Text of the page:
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  • Unknown Member

    Deleted User
    June 25, 2008 at 2:17 pm

    By internalizing externalities via a pollution tax, people, pursuing their own selfish interests, end up pursuing the interests of the world.  Without such a tax, decisions are generally rational (within the limits of people’s knowledge) but selfish.  With such a tax, decisions are generally rational, but rational for the whole world instead of rational for only that individual.  The money raised, if it represents the true cost of cleaning up the pollution, should be adequate to cure the harm caused by the pollution that was taxed.

    If you have a problem with sticking the poor with too much tax, why not couple a pollution tax with counterbalancing grants?  Then the poor are motivated by the tax to cut down where they can, but they have the money to afford what they need.  The more energy stingy among the poor make money off the deal.  Those who are energy hogs pay a penalty.  But as a class, the poor are not stung anymore than the rich.  There are simple things the poor can do, such as take the bus instead of driving an old gas guzzling smoke belching car, that can help the environment and reduce the demand for gasoline considerably.  A grant to the poor coupled with a pollution tax is a great way to enlist the aid of the poor.  It is also a great way for the poor to make money.  A poor person who, for example, decides to takes the bus instead of drive, would in effect be paid to do so, because the grant money he receives would exceed the fuel taxes he would have to pay if he drove his car.

    Because the poor can not afford efficient equipment, they tend to cause a lot of pollution per unit of economic activity.  It is important to provide incentives to reduce this pollution.  Taxation in proportion to the extent they pollute via energy sales taxes is the best way to do this.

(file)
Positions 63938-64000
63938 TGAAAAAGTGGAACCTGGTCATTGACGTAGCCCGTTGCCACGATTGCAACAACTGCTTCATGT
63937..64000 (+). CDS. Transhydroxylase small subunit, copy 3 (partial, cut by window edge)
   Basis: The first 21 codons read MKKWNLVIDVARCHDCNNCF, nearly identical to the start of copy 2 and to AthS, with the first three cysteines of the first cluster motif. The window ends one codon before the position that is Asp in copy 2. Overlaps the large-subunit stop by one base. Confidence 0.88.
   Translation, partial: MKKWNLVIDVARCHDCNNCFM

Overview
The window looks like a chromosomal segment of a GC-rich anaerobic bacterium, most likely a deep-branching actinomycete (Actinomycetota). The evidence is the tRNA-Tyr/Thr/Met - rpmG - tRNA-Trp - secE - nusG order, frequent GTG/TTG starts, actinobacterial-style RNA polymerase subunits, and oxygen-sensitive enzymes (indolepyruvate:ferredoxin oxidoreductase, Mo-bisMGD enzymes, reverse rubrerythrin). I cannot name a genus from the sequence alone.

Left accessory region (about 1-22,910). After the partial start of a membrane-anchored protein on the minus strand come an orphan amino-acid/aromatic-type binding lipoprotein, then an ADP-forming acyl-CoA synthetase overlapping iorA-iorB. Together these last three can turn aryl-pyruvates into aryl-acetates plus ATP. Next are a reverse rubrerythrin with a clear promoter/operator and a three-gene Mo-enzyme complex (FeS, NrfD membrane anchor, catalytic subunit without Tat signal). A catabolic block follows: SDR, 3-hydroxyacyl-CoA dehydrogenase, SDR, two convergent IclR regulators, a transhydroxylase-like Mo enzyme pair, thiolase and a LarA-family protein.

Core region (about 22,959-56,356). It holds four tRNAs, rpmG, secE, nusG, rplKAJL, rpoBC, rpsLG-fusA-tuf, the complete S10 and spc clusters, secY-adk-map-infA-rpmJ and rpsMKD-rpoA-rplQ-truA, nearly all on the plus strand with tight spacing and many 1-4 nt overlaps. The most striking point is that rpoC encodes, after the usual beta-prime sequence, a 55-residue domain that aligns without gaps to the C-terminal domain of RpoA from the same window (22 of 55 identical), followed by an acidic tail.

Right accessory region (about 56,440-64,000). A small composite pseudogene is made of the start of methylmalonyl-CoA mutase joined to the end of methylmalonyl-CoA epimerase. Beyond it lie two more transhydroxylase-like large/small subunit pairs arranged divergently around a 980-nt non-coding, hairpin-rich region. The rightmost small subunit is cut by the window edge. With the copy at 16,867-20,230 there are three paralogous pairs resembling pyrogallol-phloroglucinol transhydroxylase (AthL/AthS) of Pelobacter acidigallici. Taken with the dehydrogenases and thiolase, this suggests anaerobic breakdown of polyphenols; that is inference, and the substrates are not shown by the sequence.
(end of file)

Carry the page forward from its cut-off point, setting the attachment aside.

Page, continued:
A pollution tax is much simpler than hundreds of different incentive programs for various types of energy efficiency technology.  There are no forms to fill out.  You don’t have to be savvy about the latest governmental grants.  You don’t have to meet strict guidelines to qualify.  You don’t have to wait for  rebate check.  You don’t have to use the government’s obsolete preferred technology.  If you are a provider of technology, you don’t need to get “approved” for rebates.  There is no lag while the government is educated regarding the latest technology.  There is no argument about how much one technology should be favored over another.  All these kinds of decisions are efficiently handled by the marketplace.

    All a person needs to do is take the current price of different forms of energy in his purchasing decisions.  This is what people do anyway.  The only difference is that the price would include the marginal cost of cleaning up the environmental damage related to use of that particular energy.  In a particular locale, only a dozen or less entities would have to calculate, collect and pay the various taxes.  Most of these entities already collect some form of sales tax.  The extra manhours required to administer the program is therefore almost nothing.  Some of the entities that would collect the tax would include: the electric company, gasoline stations, natural gas suppliers, bottled gas suppliers, coal suppliers, firewood suppliers.

    The net effect on the free market is that there is efficient allocation of energy resources.  Alternate energy systems are installed where it is most economical.  Energy economies are achieved where there is the greatest pay off.  And all this is done without corrupt government bureaucracy.  All the federal government needs to do is impose acurate pollution taxes and enact anti-NIMBY legislation.